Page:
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'Tour des Trees' Sprouts Wood in the Economy

NEW YORK (MainStreet) — When Kristin Wild, a communications specialist for Asplundh Tree Expert Company became involved in helping promote the Stihl Tour des Trees in 2000, she had no idea that just three years later, she would also ride the trail with experienced cyclists.

"If anyone had told me 14 years ago that I could pedal over 100 miles per day and still help with our educational events, I wouldn't have believed them," says Wild, now 54 years old.

Wild is just one of 98 riders who will be heading out from Niagara Falls, N.Y. this Saturday, July 27, on a weeklong, 585-mile ride that will end in Toronto, Ontario at the International Society of Arboriculture conference.

The 21-year-old ride was created by the Tree Research and Education Endowment Fund (TREE Fund) to unite cyclists and arborists to raise money for urban tree research and to bring awareness to the plight of urban trees.

The TREE Fund's literature says that most urban trees only have an average lifespan of about ten years, but the benefits of having trees in our environment is also a necessity for our survival. Trees provide oxygen, clean the air, assist in storm water runoff, shade our homes and provide beauty, which provides a mental health benefit.

Trees also may provide an economic benefit to homeowners. According to the Arbor Day Foundation, having mature trees on your property may increase your home value up to 10% and having trees shading your home may reduce your summer utility bills by up to 3%.

Janet Bornancin, president and CEO of the TREE Fund, says raising money for research is important so that companies working with urban tree care have the tools necessary to preserve urban trees. "Trees are really taken for granted in urban areas," says Bornancin. "They're assaulted by pavement and need science based research in order to survive."

One of the recently-awarded grants was $10,000 to Chicago's Morton Arboretum, where an international team of scientists collaborated with NASA engineers utilizing NASA technology to identify areas of weakness in trees and more accurately predict the likelihood of breakage or failure under stress.

The tour has raised more than $5 million since it began. This year, the foundation's goals are to raise $600,000.

The Tour Provides Many Benefits to Riders

Many of the sponsors for the tour, such as Asplundh and Stihl, a power tool company and the main corporate sponsor for the tour, are involved in the tree industry in some way. Anita Gambill, public relations specialist for Stihl, says her company is involved because it not only provides research for trees and safer work practices in the industry, which benefits many of their customers, but also because they believe in the mission of the TREE Fund.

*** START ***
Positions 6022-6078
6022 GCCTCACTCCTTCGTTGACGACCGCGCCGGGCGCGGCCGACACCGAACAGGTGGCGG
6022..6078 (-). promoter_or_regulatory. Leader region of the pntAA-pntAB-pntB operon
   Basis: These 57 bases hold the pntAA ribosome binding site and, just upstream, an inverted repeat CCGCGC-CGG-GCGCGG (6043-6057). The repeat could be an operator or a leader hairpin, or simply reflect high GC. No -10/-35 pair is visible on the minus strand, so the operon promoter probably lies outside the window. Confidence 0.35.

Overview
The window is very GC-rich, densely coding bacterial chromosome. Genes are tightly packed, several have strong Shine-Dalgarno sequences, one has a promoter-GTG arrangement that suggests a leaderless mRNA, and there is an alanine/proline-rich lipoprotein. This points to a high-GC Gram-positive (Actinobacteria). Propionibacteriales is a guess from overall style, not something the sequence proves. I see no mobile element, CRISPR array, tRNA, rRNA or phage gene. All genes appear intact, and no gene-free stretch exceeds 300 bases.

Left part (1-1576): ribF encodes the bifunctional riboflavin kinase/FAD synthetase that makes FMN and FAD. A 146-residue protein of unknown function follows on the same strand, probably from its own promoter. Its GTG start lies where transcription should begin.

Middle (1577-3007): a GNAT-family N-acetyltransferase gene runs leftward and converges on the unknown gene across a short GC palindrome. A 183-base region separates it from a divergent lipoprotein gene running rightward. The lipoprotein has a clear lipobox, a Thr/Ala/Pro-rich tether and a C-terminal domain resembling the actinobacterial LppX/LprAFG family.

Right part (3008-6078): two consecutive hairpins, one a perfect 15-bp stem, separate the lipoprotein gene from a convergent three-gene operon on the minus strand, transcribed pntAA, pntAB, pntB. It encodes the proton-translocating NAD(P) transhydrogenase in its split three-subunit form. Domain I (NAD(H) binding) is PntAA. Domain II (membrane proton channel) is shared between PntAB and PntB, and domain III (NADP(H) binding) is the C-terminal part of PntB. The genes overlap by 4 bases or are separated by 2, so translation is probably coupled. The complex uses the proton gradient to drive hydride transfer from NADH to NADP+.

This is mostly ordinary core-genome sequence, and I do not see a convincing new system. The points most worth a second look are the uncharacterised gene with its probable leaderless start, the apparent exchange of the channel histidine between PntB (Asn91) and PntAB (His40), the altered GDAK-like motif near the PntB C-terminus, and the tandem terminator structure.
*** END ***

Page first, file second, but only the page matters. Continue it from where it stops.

"This tour benefits anyone who breathes the air that trees preserve," says Gambill. "Stihl is dedicated to socially responsible environmental stewardship."

Bornancin says there are also other company sponsors not directly involved in the tree industry, such as Ford Motor Company, because, she says, many companies outside of the industry recognize that trees benefit us all.

However, the ride is all about the vitality of the trees, and most of the riders have some connection to the industry or have an interest in the environment. Events along the route allow the riders to participate in community service and educational projects. This year, for example, the riders will stop in Rochester, New York to learn how the city is protecting its trees from the Emerald Ash Borer. They'll also make a pit-stop and at the State University of New York College of Environmental Science and Forestry for a lecture on the university's American chestnut research program.

While the focus of the tour is the trees and tree research, the tour also has a side benefit to riders. They must raise a minimum of $3,500 in sponsorships to participate in the ride. In addition to their financial sponsorship, much of which some of the riders donate themselves, they also get to participate in community related events such as tree planting and dedications along the route.

This year, one of the tree dedications will be to the two fallen firefighters in Webster, New York, who were gunned down in an ambush as they responded to a house fire just before Christmas last year.

Wild, who describes herself as a "serious" but not "hard core" bicyclist, says the ride is always a mixture of young cyclists and the "young at heart." Wild says the ride definitely earned its nickname as the "party on bikes," as she says it is like a family reunion because so many of the riders return to the event each year.

Wild describes herself as a "back peddler," or one of the riders who typically stays at the back of the pack. "This isn't a race, but there are still riders who ride in a pace line and I will do that sometimes," says Wild. "But I also like to see the scenery...There is nothing like seeing the countryside from the speed of a bike, it is so different from seeing it from a car or a bus."

For a full map of the tour, as well as information on how to donate or become involved next year, go to the website.

--Written by Kerri Fivecoat-Campbell for MainStreet

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